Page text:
When it comes to hiring and promotion, one of the best things you can do to protect your organization from lawsuits is to clearly explain the qualifications and experience needed before you schedule an interview with a candidate. You should, for example, set a minimum test score and experience level, and stick with them.
Recent case: Luis Hernandez worked for FedEx as a route driver and considered himself a loyal employee. When FedEx passed him over for a promotion as a senior aviation technician, he suspected race discrimination. FedEx interviewed him once and then passed him over for the next five open positions without an additional interview. He sued.
But FedEx explained to the court that it didn’t interview Hernandez after the first time because it was clear he didn’t meet the minimum experience and skill levels. Hernandez had no evidence that FedEx considered only employees who belonged to other categories than he did, nor could he point to any discriminatory statements. His case was dismissed. (Hernandez v. FedEx, No. 06-4745, DC NJ, 2008)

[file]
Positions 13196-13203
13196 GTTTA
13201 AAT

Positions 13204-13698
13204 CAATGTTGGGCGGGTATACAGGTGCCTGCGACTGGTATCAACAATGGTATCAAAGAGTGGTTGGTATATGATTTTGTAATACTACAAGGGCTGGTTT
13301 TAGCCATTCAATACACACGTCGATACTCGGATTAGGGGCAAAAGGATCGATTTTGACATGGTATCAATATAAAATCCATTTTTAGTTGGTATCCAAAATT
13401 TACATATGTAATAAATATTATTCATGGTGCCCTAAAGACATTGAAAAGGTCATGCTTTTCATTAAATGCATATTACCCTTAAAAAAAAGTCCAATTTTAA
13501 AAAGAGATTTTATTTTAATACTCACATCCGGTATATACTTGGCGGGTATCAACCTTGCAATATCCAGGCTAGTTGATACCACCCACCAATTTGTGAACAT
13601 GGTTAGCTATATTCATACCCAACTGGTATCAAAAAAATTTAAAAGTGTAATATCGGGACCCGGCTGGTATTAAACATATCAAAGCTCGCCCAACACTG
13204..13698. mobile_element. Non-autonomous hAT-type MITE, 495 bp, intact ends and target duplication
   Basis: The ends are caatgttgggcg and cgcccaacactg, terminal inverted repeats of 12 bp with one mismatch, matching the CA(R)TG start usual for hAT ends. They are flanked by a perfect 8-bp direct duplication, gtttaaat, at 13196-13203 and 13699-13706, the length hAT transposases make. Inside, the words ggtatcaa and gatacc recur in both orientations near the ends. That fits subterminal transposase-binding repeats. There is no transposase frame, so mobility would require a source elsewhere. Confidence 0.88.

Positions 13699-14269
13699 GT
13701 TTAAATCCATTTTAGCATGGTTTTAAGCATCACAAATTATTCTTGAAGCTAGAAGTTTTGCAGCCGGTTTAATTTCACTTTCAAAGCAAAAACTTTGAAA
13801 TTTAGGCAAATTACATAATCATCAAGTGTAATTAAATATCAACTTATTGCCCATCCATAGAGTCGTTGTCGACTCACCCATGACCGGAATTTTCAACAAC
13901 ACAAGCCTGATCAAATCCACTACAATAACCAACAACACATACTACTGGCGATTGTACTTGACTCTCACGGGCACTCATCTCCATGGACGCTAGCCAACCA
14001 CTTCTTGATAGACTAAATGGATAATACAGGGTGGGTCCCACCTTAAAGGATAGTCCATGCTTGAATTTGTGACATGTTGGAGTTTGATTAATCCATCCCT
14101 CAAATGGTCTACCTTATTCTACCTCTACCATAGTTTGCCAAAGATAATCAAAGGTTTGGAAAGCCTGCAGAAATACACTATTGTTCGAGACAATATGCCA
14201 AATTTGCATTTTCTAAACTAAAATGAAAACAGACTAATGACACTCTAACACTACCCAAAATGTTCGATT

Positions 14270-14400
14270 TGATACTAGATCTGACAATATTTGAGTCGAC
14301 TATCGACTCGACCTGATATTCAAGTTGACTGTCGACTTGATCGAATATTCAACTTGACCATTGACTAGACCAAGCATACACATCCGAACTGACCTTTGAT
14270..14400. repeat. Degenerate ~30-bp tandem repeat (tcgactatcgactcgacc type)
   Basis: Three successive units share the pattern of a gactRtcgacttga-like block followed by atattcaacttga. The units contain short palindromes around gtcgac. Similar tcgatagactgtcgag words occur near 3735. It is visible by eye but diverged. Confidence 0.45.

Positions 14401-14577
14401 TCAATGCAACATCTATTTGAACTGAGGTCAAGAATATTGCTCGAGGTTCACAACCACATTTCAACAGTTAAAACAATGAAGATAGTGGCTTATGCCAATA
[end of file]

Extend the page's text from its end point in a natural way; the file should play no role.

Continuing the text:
Final note: You can’t avoid all lawsuits—but having good, solid business reasons for your decisions will get them tossed out fast.
- Employees on the winning side of a record percentage of EEOC complaints
- More than low rating required to win discrimination suit
- Drug test inconclusive? Offer a second chance
- Employee who's suing filed for bankruptcy? You may have a 'get out of jail free' card!
- New state law tweaks definition of 'gender'